A set of development boards for the I2C bus:

      S87C00KSD  I2C evaluation Board
      OM1016     I2C demo board with CPU and a number of peripherals like
                 I/O, AD/DA, LCD, RAM, EEprom, CLOCK, DTMF, IR receiver etc.
      OM1018     Manual for the above.
      OM1020     LCD and driver demoboard.
      OM4151     Similar to OM1016 but without IR link.
      OM4160     68070 based demoboard.
      OM1022     I2C bus analyzer. Hard and software for IBM PC.


      Contains the interface board, a mouse and an expansion box.
      Furthermore there are drivers and software + source code to start
      developing you own access bus peripherals.

Signetics Corporation (see Philips Microcontroller Product Group)

15) Appendix D - I2C DOCUMENTATION

15.1) Periodicals that sometimes have articles about I2C

Various magazines and journals (journals seems to be THE popular name for magazines these days) provide articles from time to time on the I2C bus

    The Computer Applications Journal (Circuit Cellar Ink)
        - programming and construction articles
        - POB 7694, Riverton, NJ  08077-8784
        - FAX: (203)872-2204
        - Voice orders: (609)786-0409
        - On-line orders (BBS): (203)871-1988
        - Email orders:
        - $21.95, $31.95 surface Canada and Mexico,
          $49.95 air all other countries
    Electronic Engineering Times
        - industry announcements and trends
        - FREE to qualified engineers and managers involved in
          engineering decisions
        - Fulfillment Dept., PO Box 9055, Jericho, NY  11753-8955
        - FAX:  (516)733-6960
    Electronics Now
        - construction articles
        - Box 55115, Boulder, CO  80321-5115
        - $19.97 one year
    Elektor Electronics
        - programming and construction articles
        - World Wide Subscription Service Ltd
          Unit 4, Gibbs Reed Farm, Pashley Road
          Ticehurst TN5 7HE, England
        - 27 UK pounds
        - Old Colony Sound Lab, P.O. Box 243, Peterborough, NH 03458
        - Tel. (603)924-6371, 924-6526
        - Fax: (603)924-9467
        - $57 USA and Canada per year

15.2) Books on I2C

I don't have information on all of these, only that they exist. I would greatly appreciate it if someone could provide a short synopsis and the complete book name if you are familiar with any of these titles.

    Data book / Handbook / Users' Guide
        - Philips I2C devices Handbook
        - 8051 Handbook from philips (contains also complete I2C spec)
          pub no : 9397-750-00013
        - I2C peripherals for microcontrollers.
          98-8080-574 (Philips
          Currently depleted. Scheduled for reprint in August
    IC01   Semiconductors for Radio and Audio systems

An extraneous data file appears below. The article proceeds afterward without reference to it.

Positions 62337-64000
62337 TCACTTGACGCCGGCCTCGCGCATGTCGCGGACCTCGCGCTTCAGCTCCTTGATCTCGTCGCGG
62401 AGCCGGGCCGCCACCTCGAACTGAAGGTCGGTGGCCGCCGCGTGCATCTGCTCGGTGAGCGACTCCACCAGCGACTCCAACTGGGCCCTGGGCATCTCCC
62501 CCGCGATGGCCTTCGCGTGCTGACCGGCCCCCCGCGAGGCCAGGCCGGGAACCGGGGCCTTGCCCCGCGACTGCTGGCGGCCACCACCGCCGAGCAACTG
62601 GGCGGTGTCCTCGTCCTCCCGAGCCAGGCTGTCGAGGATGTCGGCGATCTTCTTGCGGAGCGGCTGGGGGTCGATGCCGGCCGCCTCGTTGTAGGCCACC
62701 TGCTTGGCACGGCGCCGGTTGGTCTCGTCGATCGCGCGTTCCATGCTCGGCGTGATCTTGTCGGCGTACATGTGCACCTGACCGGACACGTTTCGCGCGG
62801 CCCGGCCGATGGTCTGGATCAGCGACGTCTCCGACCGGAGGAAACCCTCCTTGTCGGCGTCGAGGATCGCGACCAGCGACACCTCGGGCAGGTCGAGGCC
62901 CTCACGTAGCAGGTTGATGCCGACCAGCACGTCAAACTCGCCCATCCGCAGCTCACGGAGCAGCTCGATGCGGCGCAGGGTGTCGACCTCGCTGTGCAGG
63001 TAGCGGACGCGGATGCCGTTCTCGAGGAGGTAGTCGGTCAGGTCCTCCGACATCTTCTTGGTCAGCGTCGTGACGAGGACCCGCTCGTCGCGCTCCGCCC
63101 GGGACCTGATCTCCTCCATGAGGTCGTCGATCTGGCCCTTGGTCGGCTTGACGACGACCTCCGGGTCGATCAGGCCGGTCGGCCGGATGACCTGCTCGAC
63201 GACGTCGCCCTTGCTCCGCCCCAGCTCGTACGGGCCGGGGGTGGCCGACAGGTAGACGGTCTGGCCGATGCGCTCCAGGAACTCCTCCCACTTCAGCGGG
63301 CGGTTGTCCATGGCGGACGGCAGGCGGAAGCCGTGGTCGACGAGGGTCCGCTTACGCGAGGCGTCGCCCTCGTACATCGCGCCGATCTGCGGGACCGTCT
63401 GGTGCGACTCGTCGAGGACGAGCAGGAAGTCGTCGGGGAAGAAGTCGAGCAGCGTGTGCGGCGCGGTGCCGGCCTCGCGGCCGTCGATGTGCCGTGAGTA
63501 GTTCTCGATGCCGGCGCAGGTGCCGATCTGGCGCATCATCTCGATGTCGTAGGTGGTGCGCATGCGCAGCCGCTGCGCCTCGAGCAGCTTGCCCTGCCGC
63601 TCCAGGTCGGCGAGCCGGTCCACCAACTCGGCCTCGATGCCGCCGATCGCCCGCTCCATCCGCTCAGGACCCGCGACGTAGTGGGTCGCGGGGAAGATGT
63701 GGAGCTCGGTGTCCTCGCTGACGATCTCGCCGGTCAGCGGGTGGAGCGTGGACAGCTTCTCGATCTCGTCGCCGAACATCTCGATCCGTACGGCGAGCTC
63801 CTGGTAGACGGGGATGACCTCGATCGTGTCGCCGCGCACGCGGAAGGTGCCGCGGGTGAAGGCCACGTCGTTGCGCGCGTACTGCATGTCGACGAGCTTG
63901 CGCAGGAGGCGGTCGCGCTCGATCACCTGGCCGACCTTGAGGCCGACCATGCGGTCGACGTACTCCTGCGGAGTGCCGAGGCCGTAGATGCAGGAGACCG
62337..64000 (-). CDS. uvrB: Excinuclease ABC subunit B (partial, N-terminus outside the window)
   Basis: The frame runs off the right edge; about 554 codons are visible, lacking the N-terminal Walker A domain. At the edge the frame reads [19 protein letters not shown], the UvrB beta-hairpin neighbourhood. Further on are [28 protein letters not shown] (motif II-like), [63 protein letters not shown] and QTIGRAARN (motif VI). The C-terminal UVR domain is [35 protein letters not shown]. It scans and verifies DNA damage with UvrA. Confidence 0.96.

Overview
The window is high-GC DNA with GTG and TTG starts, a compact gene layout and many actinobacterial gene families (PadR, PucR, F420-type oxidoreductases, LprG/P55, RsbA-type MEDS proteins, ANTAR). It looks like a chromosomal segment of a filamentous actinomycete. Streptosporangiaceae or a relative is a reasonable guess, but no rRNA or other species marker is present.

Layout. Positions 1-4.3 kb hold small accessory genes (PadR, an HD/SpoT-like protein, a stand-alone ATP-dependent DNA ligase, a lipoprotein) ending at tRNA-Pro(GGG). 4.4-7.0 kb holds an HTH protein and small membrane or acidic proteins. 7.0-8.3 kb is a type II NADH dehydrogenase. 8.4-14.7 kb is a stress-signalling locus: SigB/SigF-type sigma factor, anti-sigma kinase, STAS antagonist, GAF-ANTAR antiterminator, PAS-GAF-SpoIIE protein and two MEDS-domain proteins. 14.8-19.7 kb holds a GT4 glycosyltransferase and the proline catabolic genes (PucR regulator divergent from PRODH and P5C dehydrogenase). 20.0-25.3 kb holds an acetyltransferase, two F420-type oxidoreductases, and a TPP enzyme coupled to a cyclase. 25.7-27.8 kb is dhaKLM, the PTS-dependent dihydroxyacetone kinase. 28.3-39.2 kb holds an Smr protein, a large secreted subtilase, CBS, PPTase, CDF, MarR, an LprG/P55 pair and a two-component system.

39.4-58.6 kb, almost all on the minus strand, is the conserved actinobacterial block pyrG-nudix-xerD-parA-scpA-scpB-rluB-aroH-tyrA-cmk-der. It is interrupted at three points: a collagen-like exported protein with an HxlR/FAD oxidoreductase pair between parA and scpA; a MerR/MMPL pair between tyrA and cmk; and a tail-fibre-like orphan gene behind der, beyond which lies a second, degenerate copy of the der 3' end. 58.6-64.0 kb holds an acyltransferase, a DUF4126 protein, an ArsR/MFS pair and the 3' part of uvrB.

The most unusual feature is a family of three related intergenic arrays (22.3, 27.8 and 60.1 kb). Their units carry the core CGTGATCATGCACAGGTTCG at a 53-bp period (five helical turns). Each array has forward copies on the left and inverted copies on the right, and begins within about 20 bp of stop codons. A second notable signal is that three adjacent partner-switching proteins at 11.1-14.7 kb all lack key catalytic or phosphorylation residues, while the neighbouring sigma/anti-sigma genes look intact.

IC02   Semiconductors for TV and Video systems.
    IC03   Semiconductors for Telecom systems
    IC14   8048 based microcontrollers
    IC20   8051 based microcontrollers
    Le BUS I2C  (in FRENCH !!)
       By Dominique Paret
       Dunod Technique  ISBN 2-10-001717-9

15.3) Miscellaneous documentation on i2C

    Intel Corporation
        - application notes
    Philips Semiconductors (Signetics)
        - application notes
    Databooks from Philips, Xicor, SGS Thomson etc.

16) Appendix E - Troubleshooting guide

Right. So you have built your first system using the I2C bus and you find out that it doesn't work as it should.

This section covers a few of the common pitfalls involved in using the bus.

First thing to check is: Are the pull-up resistors connected?

Probably the most common error is that people forget to connect a pull-up resistor between SDA and VCC and SCL and VCC.

Remember: SDA and SCL are open collector or open-drain lines. Resistance value should be between 4K7 and 47K.

The longer you make your lines the lower the resistance value should be. This is to force more current into the lines to overcome the capacitance formed by the lines. (This is very important if you want to run on high speeds)

Are all the lines toggled between the logic levels?

Check that the levels on both SDA and SCL fall into the allowed range. Check this both for high and low levels.

By now you should have a bus that is capable of transporting I2C signals. Now you can try to send some information to a chip or read some information It is best to connect only one slave device to the I2C bus.

The chip is not responding.

Check following things in order:

Are SCL and SDA connected correctly?
Are you accessing the right address?
Has the start command been issued correctly?

If you have a storage scope you can monitor the bus by connecting Channel 1 to SDA and channel 2 to SCL. Set the scope on Single shot trigger on channel 2. Set pre-trigger to 1 division.

If you don't have a scope you can use another trick. Send the start command plus the slave address. Now make the SCL line high. Your Master is now waiting for ACK from the slave device.

You can connect a led + resistor between VCC and SDA. If the led does not light then something is wrong.

        VCC  ---|>|--|___|--- SDA
               LED  470 Ohms

Send a couple of stop commands and then try again. It is possible that the chip is locking up due to power-on effects.

Replace the chip. It could be defective.

Now you can connect the other devices one by one. Each time try to access them.

I get strange results. Reading a device a couple of times ends up with different data all the time. Writing does not give predictable results. Sometimes the bus even locks up.

The most logic explanation here is that you have 2 chips on the same address. This can happen. Example: You have a circuit that uses 2 PCF8574 I/O ports. In your hurry you forget to wire them for different addresses. (You can have up to 8 of these in your circuit)

That's about it.

In most other cases you will need a storage scope to view what is actually happening on the I2C bus.